Generosity is rewarded with honour
SUNSHINE Coast's Jocelyn Walker has been honored by of the University of the Sunshine Coast's with the award of the Chancellor's Stole - the pinnacle of acknowledgements that recognises her contribution to this and many other organisations on the Coast.
Seniors News recently spoke to Jocelyn about her philanthropic work with the university, RACQ LifeFlight, Sunny Kids, Steps Charity, Montrose Access and Sunshine Coast Oriana Choir.
What motivates you? When my late husband and I built the 24-hour service stations on the Bruce Highway, the Coast community really supported us. I guess that's where the philanthropy came from. Vic wanted to give back to the community and thank them for how they supported us. Eighty per cent of the people who walked through our door were local. My husband was also very keen to support youth in different areas. I followed that line of thought as well.
Why support the university? (She has been on the university's Foundation Board for 24 years.) I like to support the students to pursue their goals and careers. We have a scholarship in memory of my late husband and which we annually give to a student to give them a great start to their university life.
How do you choose a cause? It starts off being random. You go to something you have a keen interest in such as LifeFlight. The mere fact they are saving lives everyday within our region, ihas made it become very much a passion of mine. A year ago, I took on the position of chair of the LifeFlight regional advisory committee on the Coast. Now I can play a more intimate role in it. Montrose Access supports children and young adults with physical disabilities, neuro-muscular conditions, development delay and autism. I support them quite substantially. Steps Charity is one of the organisations I am enormously proud of. The rewards are what takes you there. I think, the more you see something grow, the more enthusiasm you seem to get.
Your greatest passion? I grew up in a musical family. Most of them were singers. When I discovered the Oriana Choir at the first concert I went to, I decided I really want to help them. Each year I get more passionate about the choir. The more they grow, the more I love them. If you ask me what gives me the most pleasure, it's the choir. But if you ask me to name a charity, it's LifeFlight. The university is top of my tree.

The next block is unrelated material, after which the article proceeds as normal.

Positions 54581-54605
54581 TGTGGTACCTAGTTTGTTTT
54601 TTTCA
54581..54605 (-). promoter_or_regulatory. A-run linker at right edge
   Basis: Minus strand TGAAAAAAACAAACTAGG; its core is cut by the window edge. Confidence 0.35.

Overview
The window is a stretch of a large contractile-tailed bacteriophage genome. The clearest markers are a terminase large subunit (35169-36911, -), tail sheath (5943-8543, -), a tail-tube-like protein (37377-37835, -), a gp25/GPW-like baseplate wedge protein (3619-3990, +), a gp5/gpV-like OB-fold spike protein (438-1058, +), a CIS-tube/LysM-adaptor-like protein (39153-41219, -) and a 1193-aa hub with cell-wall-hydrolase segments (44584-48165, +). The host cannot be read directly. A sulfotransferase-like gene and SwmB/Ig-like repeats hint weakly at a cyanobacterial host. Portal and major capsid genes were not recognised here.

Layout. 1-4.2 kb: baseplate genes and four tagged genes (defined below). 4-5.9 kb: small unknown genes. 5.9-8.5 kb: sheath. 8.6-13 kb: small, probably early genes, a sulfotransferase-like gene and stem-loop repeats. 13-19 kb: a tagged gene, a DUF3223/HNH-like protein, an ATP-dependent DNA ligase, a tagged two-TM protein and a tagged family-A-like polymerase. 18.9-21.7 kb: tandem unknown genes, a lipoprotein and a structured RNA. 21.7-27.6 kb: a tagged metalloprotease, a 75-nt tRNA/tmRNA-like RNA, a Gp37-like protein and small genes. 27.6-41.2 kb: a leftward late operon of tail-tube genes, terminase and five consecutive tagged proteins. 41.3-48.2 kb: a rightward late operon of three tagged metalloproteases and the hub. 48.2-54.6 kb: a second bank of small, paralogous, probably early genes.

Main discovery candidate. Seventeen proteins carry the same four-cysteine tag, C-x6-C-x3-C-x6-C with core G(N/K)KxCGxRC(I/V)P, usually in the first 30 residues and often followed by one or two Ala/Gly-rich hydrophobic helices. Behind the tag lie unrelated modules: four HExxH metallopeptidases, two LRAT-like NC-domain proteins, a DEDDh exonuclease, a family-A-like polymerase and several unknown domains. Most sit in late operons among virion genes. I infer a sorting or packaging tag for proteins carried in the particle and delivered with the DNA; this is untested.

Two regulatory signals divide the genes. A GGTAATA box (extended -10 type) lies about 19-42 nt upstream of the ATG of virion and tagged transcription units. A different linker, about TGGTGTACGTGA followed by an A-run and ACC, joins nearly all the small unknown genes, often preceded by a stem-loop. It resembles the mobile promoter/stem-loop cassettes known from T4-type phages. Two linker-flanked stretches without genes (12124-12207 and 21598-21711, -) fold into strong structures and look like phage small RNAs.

What is your age? I don't have it printed in any media. Particularly because I am boards, some people sometimes think, 'oh well, why aren't there younger people on there?'. I think everybody achieves on their own merit and not their age.
How much time does this work take? Phew, I would like to show you my diary. I will sometimes have three of four appointments a day, and then go a week and not have any. I spend about 15 to 20 hours a week on them. The very best outcome is to meet with someone and explain to them (the project). The face-to-face is the absolute pinnacle of getting a good response. I can't say I really enjoy it. I find it a challenge. I try to go about it in the best way I can, but it does take a lot of time. How do you keep well? I walk for an hour every morning and I try to eat well. I travel a lot up to a month or six weeks each time. (The work) doesn't interrupt my travel, but I can work remotely. I also have a lot of family close by and they come first.
How long will you keep doing this? Financially I will support them while I am on this earth. I would like to think my two children will continue with some or all of them. Certainly, with the university scholarship, they will continue with that . I am certain it will be renamed to the Vic and Jocelyn Walker Memorial Scholarship.